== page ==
USA: Corps’ Lower Snake River Sediment Management EIS Delayed
The Walla Walla District of the U.S. Army Corps of Engineers is delaying completion of the lower Snake River Programmatic Sediment Management Plan Environmental Impact Statement (PSMP-EIS) and proposed dredging of the lower Snake River in Lewiston-Clarkston and near Ice Harbor Lock and Dam in Burbank, Wash.
The delay is due to remaining complex EIS technical and environmental review requirements, plus associated contract planning efforts. The remaining work that needs to be done doesn’t allow the Corps time to complete the EIS and consider signing a Record of Decision (ROD) in time for possible action during this winter’s “in-water work window,” Dec. 15 through Feb. 28 each year.
The Corps continues to conduct reviews required to reach a final EIS. The environmental review process must be completed prior to Corps’ efforts to manage problem sediment, and before a solicitation for a contract can be issued for proposed dredging.
The Corps had been planning to possibly dredge to maintain the lower Snake River federal navigation channel this winter during the annual in-water work window. All in-water work in the river must be done during this annual work window as part of fish recovery and protection efforts. Impact on fish is lower during this time period because there are less fish present in the river. Proposed dredging, if its use is supported by the final EIS, will now be delayed at least a year.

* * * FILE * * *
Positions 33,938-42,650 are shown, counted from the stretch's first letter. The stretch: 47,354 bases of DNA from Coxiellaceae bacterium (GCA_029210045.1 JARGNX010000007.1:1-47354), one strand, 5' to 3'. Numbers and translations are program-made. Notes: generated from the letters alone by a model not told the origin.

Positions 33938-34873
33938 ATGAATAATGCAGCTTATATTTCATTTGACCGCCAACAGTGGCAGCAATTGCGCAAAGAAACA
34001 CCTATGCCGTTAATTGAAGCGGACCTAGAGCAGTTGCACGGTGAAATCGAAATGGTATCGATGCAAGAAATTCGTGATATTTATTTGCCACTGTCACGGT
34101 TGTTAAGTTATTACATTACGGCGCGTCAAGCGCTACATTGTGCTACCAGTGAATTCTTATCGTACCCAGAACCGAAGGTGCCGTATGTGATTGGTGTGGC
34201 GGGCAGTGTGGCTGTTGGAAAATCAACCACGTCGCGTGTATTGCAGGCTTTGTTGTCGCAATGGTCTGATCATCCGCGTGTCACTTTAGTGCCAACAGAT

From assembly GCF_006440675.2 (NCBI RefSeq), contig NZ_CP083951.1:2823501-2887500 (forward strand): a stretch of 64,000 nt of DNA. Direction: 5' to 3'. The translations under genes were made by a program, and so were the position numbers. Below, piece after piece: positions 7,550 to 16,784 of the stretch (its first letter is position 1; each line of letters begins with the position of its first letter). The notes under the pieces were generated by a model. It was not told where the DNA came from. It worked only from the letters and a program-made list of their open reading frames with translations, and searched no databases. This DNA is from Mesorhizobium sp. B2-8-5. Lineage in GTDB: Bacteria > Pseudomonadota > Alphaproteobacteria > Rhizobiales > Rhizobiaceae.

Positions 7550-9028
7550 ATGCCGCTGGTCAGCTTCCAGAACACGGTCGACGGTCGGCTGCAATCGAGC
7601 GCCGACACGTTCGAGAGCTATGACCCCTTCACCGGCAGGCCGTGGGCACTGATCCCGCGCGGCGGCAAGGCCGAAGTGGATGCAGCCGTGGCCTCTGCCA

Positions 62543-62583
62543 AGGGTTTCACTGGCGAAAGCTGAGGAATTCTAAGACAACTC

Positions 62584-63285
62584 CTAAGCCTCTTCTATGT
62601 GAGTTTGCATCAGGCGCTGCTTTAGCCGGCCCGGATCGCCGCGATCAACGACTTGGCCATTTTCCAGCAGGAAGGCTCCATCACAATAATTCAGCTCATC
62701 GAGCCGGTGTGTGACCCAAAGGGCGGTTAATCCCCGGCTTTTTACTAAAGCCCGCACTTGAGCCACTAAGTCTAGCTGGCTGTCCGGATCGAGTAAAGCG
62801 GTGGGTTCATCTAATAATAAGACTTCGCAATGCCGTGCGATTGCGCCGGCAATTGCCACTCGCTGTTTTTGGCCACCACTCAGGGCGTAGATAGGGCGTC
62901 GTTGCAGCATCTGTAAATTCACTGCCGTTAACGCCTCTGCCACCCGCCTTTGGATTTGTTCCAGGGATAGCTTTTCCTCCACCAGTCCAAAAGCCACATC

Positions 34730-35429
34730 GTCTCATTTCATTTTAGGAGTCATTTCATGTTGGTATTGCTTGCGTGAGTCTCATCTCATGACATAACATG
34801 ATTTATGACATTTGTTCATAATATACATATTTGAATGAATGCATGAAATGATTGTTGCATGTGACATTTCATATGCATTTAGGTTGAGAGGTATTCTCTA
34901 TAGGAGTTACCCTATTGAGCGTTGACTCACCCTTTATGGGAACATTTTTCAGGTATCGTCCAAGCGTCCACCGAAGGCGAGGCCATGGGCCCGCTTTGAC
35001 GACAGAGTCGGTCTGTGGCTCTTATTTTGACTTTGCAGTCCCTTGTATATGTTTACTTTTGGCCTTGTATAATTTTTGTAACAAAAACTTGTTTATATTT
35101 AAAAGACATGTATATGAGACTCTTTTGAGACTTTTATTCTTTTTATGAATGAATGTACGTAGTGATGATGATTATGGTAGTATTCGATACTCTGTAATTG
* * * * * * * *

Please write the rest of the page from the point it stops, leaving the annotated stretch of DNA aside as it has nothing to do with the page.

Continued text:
The Corps has also determined that the Port of Lewiston in Idaho and the Port of Clarkston in Washington are now required to apply for individual permits from the Corps and applicable state agencies in Idaho and Washington for proposed dredging of their own port berthing or dock areas. This is consistent with nationwide Corps practices.
The Corps is responsible for maintaining the federal navigation channel in the lower Snake River to Congressionally authorized dimensions of 14 feet deep by 250 feet wide. Accumulated sediment interferes with navigation, recreation and other purposes. The lower Snake River was last dredged in winter of 2005-2006.
Dredging is one of several proposed tools in a PSMP “toolbox” of measures to manage problem sediment in the river. Dredging is the only effective, short-term tool available to meet the need of reestablishing depth and width of the lower Snake River navigation channel where sediment has accumulated.
No final decisions have been made about how best to manage problem sediment programmatically, pending the final EIS, which will be open at a later date for public comments.
Press Release, August 19, 2013